Send to

Choose Destination
See comment in PubMed Commons below
Am J Geriatr Psychiatry. 2004 Mar-Apr;12(2):190-200.

Longitudinal progression of subclinical structural brain disease in normal aging.

Author information

UCLA Neuropsychiatric Institute and the Department of psychiatry and Biobehavioral Sciences, UCLA School of Medicine, Los Angeles, CA 90024-1759, USA.



The authors describe four types of brain structural change in "normal aging:" cortical atrophy, central atrophy, deep white-matter hyperintensities (DWMH), and periventricular hyperintensities (PVH). Cross-sectional investigations have reported that greater volumes of these forms of "subclinical structural brain disease" (SSBD) were found with increasing age. Greater volumes were also associated with poorer cognition, even though subjects performed within the normal range. The natural history of these forms of SSBD and their functional impact are not well established.


Twenty-nine normal subjects, ages 60-89, were examined longitudinally by volumetric magnetic resonance imagery, with two assessments performed at least 2 years apart; 26 also completed neuropsychological testing to evaluate processing speed, executive functions, language, and other cognitive functions. Associations between structure and function were evaluated with regression models.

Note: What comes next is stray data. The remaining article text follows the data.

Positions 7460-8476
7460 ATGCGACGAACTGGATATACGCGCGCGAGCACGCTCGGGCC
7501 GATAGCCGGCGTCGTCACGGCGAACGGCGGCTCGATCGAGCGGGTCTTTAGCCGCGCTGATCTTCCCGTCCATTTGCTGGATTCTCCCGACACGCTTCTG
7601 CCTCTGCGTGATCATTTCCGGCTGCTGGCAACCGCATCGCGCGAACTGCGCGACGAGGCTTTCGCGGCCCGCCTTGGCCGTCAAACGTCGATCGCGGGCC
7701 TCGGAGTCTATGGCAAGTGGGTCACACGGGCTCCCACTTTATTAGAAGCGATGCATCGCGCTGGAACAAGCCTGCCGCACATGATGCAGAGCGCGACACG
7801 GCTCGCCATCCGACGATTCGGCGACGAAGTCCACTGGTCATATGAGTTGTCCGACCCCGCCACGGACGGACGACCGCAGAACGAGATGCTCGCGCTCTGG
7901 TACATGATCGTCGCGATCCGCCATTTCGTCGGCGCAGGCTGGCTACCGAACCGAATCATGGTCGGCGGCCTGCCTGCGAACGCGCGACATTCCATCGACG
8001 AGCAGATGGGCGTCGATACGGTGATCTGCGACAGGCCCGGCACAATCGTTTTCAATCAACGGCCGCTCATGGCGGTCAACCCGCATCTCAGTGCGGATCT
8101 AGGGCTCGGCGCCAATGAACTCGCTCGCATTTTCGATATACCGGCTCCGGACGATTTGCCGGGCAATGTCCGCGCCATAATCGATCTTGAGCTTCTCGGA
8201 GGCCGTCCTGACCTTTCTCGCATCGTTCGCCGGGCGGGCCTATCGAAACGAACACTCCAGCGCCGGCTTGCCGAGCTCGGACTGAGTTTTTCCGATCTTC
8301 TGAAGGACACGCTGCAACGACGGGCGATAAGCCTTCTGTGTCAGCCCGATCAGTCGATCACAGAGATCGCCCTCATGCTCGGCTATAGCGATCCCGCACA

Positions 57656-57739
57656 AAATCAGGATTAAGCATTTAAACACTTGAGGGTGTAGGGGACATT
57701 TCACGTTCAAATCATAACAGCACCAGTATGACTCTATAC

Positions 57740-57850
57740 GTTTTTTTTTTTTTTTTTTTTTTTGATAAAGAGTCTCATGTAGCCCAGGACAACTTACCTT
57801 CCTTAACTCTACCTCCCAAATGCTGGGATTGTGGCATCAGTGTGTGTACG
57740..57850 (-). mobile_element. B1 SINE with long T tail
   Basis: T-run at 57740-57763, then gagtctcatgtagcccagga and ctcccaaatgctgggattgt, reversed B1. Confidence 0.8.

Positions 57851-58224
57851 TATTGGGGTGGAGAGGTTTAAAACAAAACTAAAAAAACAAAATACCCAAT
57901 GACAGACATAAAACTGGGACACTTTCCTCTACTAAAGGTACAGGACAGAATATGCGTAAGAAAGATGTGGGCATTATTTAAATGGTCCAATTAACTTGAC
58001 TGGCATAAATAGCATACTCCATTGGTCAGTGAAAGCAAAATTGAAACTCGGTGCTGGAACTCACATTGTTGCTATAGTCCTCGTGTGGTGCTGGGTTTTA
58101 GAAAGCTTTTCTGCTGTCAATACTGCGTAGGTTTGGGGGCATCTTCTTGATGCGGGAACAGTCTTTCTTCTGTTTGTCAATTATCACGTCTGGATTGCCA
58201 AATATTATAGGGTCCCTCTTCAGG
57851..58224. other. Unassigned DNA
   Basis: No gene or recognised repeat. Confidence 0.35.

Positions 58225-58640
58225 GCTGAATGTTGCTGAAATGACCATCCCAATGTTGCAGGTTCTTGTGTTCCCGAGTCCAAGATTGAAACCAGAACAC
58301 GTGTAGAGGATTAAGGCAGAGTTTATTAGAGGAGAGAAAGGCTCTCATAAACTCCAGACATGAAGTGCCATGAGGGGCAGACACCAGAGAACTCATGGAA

For most subjects, the volumes for signs of all types of SSBD were found to have increased; for many subjects, increases were small, and a few showed no change or small decreases. PVH and DWMH increases were predicted by baseline cerebrovascular risk factors. Cognitive test performance changed little over time for these normal subjects.


SSBD volumes increased for most subjects over time, with small average increases for most types. Pretreatment cerebrovascular risk factors were associated with greater increases of PVH and DWMH, suggesting that progression of these types of SSBD may be amenable to intervention.

[Indexed for MEDLINE]
PubMed Commons home

PubMed Commons

How to join PubMed Commons

    Supplemental Content

    Loading ...
    Support Center